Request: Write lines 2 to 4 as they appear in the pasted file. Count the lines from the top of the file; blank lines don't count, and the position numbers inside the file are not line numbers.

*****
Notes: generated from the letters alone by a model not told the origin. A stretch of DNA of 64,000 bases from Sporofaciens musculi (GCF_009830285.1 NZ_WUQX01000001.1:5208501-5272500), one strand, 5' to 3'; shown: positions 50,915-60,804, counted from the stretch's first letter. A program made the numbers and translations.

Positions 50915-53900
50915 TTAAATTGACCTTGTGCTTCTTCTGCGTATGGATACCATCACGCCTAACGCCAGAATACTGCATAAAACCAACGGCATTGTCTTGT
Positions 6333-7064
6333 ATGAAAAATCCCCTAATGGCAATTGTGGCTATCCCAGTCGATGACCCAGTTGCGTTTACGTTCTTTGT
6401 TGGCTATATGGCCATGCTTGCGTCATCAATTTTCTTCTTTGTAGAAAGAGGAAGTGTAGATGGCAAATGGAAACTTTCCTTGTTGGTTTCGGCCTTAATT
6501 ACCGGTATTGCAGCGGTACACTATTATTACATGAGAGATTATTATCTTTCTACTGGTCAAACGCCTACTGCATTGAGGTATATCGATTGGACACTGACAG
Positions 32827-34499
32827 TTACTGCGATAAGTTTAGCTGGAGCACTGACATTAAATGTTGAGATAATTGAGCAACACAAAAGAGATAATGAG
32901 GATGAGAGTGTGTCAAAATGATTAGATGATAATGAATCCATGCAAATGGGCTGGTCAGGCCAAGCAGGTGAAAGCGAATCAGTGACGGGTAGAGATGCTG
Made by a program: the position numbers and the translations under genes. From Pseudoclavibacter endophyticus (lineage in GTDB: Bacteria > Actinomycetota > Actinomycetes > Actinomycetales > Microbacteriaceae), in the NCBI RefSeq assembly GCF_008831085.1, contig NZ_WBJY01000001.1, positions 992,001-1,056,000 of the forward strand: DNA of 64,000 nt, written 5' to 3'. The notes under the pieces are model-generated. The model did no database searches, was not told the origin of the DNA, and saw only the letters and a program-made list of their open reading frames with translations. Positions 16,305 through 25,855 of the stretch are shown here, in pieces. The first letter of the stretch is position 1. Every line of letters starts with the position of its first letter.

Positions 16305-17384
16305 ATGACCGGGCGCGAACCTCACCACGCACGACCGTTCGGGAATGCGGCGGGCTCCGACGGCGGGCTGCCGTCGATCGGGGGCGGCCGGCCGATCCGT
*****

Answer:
Positions 50915-53900
50915 TTAAATTGACCTTGTGCTTCTTCTGCGTATGGATACCATCACGCCTAACGCCAGAATACTGCATAAAACCAACGGCATTGTCTTGT
Positions 6333-7064